If digital currency wallet attributes are not embedded into the bank account system, government agencies at various levels and all the beneficiaries would have to activate and use digital wallets, which would make the adoption of digital currency very complicated as it requires the selection of physical media of digital wallet and the involvement of various parties.
Moreover, the central bank would have to deal with users directly. On the contrary, by leveraging the commercial bank account system, the applications can be upgraded at the backend of commercial banks.
And by using existing accounts, the user experience would remain the same in a sense that users can enjoy digital currency service through existing channels such as bank counters, online banking and mobile banking.
In a digitalized world, the economic and financial implications of the digits should by no means be confused simply because they are presented in the same numeral form. The same digits may represent different types of assets – a notion that we should keep in mind when designing digital currency.
In terms of the conversion of physical currency into M1 or M2, it’s easy to distinguish between physical form and digital form. However, the digital M0 money supply may make people ignore such a distinction.
Does the faster conversion between digital assets mean that the distinctions between different types of digital assets are disappearing?
Fan Yifei, vice governor of PBoC, once wrote:
“Digital fiat currency would certainly be influenced by [the] existing payment system and information technologies, but it should be distinguished from [the] current payment system so as to focus on service delivery and play its role in replacing traditional currency. Theoretically, the payment system mainly deals with the portion of current deposits in ‘broad money’, while the digital currency serves as part of M0 money supply.”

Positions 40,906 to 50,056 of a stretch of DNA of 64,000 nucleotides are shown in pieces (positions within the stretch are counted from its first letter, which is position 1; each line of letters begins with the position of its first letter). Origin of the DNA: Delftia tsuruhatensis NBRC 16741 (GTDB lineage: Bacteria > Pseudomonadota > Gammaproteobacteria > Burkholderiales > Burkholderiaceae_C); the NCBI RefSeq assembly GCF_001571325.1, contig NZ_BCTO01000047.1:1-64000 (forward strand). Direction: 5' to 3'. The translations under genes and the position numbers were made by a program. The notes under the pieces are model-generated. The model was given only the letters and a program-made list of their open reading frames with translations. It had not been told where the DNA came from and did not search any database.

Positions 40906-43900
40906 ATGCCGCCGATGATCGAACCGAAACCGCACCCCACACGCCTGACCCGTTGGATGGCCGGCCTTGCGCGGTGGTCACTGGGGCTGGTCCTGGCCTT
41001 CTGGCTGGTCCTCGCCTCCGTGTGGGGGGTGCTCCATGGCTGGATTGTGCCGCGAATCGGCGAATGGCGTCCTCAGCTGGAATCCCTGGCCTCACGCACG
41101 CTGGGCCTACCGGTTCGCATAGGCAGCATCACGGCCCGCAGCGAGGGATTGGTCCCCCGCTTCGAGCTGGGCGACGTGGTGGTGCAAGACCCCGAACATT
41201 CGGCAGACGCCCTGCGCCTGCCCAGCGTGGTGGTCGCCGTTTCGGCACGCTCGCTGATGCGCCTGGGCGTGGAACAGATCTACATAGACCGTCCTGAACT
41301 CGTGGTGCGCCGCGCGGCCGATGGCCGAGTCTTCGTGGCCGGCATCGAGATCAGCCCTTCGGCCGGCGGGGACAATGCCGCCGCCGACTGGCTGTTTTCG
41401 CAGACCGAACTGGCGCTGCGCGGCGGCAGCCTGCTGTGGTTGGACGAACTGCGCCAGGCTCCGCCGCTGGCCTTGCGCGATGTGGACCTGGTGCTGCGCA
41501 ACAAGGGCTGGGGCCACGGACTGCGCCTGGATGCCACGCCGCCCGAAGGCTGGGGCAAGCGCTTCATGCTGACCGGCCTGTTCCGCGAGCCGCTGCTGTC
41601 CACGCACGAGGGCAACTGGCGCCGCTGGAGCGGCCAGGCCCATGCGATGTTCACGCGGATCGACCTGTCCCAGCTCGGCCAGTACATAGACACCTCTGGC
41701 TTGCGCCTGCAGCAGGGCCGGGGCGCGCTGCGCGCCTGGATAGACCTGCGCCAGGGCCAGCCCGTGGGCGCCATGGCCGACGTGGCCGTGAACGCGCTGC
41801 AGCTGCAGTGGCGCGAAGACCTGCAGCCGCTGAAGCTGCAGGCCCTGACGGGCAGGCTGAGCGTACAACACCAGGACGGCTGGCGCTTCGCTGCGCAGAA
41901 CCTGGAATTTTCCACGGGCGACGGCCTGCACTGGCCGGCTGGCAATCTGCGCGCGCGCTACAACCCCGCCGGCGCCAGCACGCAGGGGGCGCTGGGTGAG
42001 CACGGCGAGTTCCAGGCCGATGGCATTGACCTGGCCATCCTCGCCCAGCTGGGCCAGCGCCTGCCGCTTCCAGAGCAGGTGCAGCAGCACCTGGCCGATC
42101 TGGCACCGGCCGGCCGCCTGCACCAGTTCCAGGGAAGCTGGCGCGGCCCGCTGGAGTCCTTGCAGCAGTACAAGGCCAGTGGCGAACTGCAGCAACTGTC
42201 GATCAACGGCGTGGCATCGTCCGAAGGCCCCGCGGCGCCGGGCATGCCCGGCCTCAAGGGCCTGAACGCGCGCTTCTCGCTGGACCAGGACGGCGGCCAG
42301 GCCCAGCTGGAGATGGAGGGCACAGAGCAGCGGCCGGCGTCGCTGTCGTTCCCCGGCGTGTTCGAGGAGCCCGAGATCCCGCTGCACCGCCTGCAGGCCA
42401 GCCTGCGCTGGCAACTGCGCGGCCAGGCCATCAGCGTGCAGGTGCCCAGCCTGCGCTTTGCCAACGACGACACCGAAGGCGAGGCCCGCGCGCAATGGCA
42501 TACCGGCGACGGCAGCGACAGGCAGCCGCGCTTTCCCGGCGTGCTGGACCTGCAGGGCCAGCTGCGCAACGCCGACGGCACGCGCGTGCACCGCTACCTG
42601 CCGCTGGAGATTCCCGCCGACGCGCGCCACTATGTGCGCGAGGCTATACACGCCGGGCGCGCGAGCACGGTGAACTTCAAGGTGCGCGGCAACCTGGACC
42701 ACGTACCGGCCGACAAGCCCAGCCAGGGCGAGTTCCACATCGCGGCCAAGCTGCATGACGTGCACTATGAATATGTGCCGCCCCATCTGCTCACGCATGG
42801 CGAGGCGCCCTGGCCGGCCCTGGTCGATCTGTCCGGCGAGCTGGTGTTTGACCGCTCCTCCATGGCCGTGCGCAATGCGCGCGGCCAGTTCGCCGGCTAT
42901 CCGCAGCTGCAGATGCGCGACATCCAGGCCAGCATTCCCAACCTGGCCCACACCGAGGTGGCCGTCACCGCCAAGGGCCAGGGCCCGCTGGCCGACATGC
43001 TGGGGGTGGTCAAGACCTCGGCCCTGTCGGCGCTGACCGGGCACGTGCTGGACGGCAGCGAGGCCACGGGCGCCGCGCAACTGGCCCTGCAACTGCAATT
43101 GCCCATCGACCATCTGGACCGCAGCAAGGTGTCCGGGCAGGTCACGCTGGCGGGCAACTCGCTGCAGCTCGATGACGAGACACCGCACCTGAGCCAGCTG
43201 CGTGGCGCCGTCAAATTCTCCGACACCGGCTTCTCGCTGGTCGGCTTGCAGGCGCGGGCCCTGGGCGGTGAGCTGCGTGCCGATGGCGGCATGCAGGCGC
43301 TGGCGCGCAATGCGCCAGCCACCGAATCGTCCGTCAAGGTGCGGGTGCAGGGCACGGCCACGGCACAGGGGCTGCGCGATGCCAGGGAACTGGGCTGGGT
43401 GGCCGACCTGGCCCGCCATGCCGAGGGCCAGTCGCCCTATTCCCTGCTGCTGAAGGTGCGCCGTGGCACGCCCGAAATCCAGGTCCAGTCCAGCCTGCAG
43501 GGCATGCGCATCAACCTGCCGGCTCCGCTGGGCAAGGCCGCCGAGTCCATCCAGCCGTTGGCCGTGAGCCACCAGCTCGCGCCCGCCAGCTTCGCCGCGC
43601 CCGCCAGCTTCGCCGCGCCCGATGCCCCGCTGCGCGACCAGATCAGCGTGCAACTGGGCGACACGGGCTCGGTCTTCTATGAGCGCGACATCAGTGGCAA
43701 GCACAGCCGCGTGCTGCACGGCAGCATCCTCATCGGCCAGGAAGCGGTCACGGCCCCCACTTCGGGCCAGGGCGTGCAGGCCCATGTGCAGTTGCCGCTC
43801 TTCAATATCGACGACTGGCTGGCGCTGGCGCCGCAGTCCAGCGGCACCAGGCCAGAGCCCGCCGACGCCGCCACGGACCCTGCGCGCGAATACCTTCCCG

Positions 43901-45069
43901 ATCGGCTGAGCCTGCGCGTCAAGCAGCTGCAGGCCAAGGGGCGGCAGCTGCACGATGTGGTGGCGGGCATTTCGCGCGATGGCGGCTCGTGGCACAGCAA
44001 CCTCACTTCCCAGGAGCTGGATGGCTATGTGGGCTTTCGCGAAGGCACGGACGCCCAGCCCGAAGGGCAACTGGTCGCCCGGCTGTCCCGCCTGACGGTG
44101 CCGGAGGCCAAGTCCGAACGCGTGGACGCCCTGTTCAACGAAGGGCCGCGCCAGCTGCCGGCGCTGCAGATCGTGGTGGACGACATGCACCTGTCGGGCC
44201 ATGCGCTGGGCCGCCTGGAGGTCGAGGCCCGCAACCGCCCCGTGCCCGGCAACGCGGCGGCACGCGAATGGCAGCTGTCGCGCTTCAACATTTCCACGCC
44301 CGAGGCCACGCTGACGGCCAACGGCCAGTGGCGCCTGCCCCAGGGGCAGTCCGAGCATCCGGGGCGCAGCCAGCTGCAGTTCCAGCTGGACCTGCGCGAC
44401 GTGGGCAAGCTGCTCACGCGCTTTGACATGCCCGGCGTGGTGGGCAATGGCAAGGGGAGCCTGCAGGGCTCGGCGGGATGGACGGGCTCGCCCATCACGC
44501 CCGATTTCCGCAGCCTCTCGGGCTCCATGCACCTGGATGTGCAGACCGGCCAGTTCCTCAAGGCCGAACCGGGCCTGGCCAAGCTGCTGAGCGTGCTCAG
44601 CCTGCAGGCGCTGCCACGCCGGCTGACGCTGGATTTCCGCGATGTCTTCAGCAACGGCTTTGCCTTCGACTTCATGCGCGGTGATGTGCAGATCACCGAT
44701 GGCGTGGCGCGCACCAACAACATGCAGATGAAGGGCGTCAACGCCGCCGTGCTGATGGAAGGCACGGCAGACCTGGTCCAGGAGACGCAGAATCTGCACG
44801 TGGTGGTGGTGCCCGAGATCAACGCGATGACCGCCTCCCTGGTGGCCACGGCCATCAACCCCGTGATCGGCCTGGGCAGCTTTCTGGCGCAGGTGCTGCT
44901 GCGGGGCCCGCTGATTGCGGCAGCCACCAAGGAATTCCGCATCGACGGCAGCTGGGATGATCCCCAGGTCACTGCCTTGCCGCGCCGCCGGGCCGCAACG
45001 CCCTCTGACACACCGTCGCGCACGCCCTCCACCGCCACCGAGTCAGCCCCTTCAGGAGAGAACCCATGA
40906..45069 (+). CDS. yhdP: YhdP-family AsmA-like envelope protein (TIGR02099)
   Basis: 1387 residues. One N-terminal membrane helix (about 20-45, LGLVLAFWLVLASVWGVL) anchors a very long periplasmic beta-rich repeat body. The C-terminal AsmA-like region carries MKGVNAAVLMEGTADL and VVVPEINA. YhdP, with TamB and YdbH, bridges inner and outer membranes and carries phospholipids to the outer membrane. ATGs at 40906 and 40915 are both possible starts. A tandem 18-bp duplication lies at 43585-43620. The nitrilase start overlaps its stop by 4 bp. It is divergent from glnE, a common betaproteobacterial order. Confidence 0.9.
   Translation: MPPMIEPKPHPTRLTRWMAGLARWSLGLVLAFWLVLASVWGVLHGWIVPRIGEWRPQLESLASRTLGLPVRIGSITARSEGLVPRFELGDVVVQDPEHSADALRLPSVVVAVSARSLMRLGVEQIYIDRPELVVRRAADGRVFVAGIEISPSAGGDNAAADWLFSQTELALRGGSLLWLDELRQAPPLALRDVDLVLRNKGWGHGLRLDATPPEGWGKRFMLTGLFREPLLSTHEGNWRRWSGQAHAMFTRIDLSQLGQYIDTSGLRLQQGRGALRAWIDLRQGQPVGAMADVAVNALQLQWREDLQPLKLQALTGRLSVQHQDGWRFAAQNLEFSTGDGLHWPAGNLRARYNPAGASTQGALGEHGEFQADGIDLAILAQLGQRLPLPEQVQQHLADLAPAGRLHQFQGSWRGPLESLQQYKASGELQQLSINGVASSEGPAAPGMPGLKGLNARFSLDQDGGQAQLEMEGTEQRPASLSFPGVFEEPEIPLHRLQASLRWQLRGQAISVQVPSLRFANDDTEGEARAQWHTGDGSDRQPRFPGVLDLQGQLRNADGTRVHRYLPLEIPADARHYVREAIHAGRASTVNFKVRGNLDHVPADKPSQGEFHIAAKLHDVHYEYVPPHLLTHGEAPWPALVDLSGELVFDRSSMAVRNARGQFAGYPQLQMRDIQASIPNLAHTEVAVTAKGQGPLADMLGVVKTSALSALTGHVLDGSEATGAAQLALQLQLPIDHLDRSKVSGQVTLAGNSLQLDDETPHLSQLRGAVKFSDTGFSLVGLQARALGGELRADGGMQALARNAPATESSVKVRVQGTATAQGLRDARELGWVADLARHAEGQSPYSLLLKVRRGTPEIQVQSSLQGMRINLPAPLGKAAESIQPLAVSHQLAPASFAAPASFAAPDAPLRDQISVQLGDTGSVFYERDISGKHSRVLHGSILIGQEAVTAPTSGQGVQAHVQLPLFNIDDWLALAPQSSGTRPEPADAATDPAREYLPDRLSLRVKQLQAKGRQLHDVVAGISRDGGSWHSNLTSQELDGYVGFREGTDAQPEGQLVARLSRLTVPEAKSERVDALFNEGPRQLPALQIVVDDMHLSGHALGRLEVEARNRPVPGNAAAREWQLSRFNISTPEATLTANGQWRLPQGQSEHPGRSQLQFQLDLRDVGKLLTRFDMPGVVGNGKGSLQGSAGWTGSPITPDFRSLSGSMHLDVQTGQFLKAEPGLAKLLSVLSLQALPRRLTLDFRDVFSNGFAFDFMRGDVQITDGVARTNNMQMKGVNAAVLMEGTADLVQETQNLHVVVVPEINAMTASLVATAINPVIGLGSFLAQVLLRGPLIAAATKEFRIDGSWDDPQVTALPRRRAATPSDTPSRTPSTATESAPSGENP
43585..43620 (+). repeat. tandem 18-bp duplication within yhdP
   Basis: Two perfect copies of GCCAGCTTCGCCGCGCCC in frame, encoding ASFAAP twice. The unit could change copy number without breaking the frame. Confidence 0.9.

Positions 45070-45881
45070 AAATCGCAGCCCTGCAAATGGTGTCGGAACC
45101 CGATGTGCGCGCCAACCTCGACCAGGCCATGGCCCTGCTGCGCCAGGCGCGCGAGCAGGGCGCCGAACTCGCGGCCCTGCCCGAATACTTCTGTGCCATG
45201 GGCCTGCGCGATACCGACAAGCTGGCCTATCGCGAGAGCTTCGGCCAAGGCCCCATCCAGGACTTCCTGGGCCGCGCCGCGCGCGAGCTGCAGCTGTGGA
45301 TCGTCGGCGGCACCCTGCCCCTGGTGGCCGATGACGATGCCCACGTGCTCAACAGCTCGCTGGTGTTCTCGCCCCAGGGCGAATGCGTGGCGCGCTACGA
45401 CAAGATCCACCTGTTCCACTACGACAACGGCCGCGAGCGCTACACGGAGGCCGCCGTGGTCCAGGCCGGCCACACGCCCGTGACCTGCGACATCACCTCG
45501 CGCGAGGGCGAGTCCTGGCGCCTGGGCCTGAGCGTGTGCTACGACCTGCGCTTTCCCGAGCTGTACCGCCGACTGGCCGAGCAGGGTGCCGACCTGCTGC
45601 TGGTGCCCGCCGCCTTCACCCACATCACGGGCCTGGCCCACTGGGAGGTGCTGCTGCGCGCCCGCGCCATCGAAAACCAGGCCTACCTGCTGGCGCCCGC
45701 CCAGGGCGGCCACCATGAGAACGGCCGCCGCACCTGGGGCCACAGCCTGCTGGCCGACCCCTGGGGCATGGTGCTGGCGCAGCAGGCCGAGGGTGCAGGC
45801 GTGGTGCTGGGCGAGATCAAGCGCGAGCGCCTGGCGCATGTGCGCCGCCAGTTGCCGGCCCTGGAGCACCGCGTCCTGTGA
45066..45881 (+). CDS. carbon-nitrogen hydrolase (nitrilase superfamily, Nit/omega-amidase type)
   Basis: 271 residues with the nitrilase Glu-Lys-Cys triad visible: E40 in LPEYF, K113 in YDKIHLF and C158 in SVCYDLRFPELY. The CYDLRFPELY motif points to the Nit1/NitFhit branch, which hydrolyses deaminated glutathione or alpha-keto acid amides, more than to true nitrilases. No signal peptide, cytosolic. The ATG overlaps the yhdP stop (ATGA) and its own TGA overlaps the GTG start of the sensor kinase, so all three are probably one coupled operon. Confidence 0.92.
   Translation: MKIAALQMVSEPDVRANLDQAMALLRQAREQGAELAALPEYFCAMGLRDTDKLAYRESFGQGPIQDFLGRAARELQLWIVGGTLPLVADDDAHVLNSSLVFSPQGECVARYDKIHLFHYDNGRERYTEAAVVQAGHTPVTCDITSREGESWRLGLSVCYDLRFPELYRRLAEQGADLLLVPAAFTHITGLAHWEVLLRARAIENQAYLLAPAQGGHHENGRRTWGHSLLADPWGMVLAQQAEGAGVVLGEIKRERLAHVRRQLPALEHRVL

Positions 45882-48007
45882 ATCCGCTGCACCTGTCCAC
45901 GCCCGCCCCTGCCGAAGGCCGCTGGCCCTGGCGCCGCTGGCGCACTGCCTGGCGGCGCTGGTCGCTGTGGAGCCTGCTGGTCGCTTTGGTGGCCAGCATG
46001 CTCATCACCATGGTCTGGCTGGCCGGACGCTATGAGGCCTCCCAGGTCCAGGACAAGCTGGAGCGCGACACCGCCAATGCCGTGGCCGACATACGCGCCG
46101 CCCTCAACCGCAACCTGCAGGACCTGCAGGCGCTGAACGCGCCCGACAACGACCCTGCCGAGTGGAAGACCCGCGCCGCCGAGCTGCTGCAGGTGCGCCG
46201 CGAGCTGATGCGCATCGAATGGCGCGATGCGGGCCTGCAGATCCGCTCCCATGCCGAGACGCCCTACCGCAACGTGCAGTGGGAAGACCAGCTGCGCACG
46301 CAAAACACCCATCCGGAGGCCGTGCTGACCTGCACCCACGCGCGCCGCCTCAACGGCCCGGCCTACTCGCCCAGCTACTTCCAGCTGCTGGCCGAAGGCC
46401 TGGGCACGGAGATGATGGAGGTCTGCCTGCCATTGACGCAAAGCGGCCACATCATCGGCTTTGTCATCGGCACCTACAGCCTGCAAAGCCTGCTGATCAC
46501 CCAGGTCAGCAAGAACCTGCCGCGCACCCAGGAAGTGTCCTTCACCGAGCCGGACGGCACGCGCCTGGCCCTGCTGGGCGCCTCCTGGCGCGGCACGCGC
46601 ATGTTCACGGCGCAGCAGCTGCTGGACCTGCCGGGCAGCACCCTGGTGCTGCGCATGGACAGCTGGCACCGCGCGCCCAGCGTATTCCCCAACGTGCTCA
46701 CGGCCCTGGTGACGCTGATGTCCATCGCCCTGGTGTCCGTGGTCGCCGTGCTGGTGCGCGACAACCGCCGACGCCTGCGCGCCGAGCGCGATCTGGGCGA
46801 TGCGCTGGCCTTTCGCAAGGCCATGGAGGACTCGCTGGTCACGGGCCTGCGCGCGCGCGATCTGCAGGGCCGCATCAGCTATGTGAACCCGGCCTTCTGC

By incorporating digital currency attributes into the commercial bank account system, the DFC is integrated into the ‘central bank-commercial bank’ system by leveraging existing financial infrastructure.
More importantly, this approach takes into account the role of digital M0 in commercial banking system and enables digital currency to either operate independently or run in an environment where bank account and digital wallet co-exist and operate at different layers.
This approach ensures clear division of duties and clarifies roles of different parties, where the issuing banks are responsible only for digital currency itself, the account banks conduct specific business and the application service providers enable the realization of functions. With the adoption of other measures, for example collecting management fees (which practically means negative interest rate), the emergence of ‘narrow banking’ would be less possible.
The incorporation of digital currency attributes is also an innovative step for the commercial bank account system. Commercial banks would be able to not only provide digital currency services based on existing infrastructure, but also explore new service models that leverage features of digital currency, which will enhance their service quality and competitiveness.
This article is only a beginning of a series of discussions.
Further studies may focus on standards of wallet design with possible questions to think about as follows:
- How to set differentiated currency usage cost and asset pricing policies so as to strike a balance among banknotes, DFC and commercial bank deposits during the transition period?
- How to build an ecosystem that involves the central bank, issuing banks, commercial banks, wallet service providers, payment service providers and digital currency users?